One resource, thousands of uses.
One resource, thousands of uses
The vast majority of the crude oil that goes through refineries leaves a range of products produced and is much wider than automotive fuels. In fact, these products touch almost every aspect of modern life and here -as a brief description for the reader- are listed a few of them:
Liquefied petroleum gas (LPG)
Together propane and butane are known as LPG, which is stored in metal containers under pressure as a liquid. It is used for heating and cooking, especially when portability is needed – in camping stoves, for example, or on boats.
Kerosene was the first major product to be refined from crude oil in the late 19th century. At that time it was mainly used for lighting in oil lamps. Today its main use is as jet aircraft fuel.
Without lubricants, the world might not stop spinning but everything on it would grind to a halt. Lubricants have thousands of uses, from fixing squeaky doors to oiling industrial machines and automotive engines.
Heavy fuel oils
These are used in large industrial boilers, in power stations for example, and to raise steam to drive turbines on ships.
This is the heaviest product from the refinery. Essentially it’s what is left after everything else has been removed from the crude oil. When heated, it can be used in road construction and as a waterproofing material for roofs.
Wax is a by-product of the refining process. It is used to make candles, electrical insulation and waterproof coverings for food cartons.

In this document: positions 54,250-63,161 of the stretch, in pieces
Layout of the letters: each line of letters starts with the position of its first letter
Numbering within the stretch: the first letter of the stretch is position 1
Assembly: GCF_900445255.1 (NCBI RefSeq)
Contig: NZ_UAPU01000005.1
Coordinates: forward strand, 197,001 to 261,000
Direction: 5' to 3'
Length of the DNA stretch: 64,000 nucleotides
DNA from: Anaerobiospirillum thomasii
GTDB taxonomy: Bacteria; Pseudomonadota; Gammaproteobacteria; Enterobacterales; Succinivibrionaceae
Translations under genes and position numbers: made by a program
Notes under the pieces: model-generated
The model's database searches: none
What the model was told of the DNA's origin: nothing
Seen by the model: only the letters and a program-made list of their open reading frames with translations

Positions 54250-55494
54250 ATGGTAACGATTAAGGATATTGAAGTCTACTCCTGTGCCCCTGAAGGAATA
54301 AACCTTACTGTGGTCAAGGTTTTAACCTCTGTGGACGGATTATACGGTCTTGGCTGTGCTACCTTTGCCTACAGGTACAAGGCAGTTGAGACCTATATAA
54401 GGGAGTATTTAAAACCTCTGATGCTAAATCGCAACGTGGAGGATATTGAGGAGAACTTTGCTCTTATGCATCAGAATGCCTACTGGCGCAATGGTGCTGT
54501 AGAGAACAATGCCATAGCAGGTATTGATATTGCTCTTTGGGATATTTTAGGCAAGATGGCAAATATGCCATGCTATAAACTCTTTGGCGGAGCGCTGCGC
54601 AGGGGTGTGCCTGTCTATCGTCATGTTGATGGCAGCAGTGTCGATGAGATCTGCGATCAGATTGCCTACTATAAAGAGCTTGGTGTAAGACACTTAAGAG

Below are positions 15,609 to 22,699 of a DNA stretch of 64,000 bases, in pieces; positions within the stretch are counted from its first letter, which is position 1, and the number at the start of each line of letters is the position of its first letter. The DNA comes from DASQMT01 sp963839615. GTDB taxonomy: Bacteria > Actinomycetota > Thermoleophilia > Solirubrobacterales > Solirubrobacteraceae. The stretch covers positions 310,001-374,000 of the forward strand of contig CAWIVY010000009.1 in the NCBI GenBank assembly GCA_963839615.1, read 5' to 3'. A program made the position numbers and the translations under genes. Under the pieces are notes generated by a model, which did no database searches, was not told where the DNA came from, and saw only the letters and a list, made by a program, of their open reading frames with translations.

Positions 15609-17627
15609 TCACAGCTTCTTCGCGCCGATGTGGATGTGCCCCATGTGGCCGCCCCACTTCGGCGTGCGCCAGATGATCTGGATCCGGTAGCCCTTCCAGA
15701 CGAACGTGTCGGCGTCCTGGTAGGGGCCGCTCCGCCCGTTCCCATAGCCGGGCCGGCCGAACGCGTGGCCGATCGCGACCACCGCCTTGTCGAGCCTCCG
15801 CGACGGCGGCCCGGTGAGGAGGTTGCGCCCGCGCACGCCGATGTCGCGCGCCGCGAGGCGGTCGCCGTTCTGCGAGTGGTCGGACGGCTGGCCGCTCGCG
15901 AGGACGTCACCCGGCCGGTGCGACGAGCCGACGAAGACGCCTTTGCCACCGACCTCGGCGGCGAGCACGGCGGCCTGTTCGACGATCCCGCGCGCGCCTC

It is true that a range of petroleum products, under specific conditions, may cause serious environmental impacts. Many times in the storage tanks there is a variety of growing microbes which need special treatment. The Institute has already examined a series of treatments and keeps the necessary contacts to immediately attack such problems of industry.
Another category of oil products is the Petrochemicals industry. Petrochemicals are chemical products derived from petroleum. Some chemical compounds made from petroleum are also obtained from other fossil fuels, such as coal or natural gas, or renewable sources sometimes, such as corn or sugar cane.
The two most common petrochemical classes are olefins (including ethylene and polypropylene) and aromatics (including benzene, toluene and xylene isomers). Oil refineries produce olefins and aromatics by fluid catalytic cracking of petroleum fractions. Aromatics are produced by catalytic reforming of naphtha. Olefins and aromatics are the building blocks for a wide range of materials such as solvents, detergents, and adhesives. Olefins are the basis for polymers and oligomers used in plastics, resins, fibers, elastomers, lubricants, and gels.
EETI is in close collaboration with refineries, chemical industry, other affiliated institutes and Universities may undertake any specific study of this market.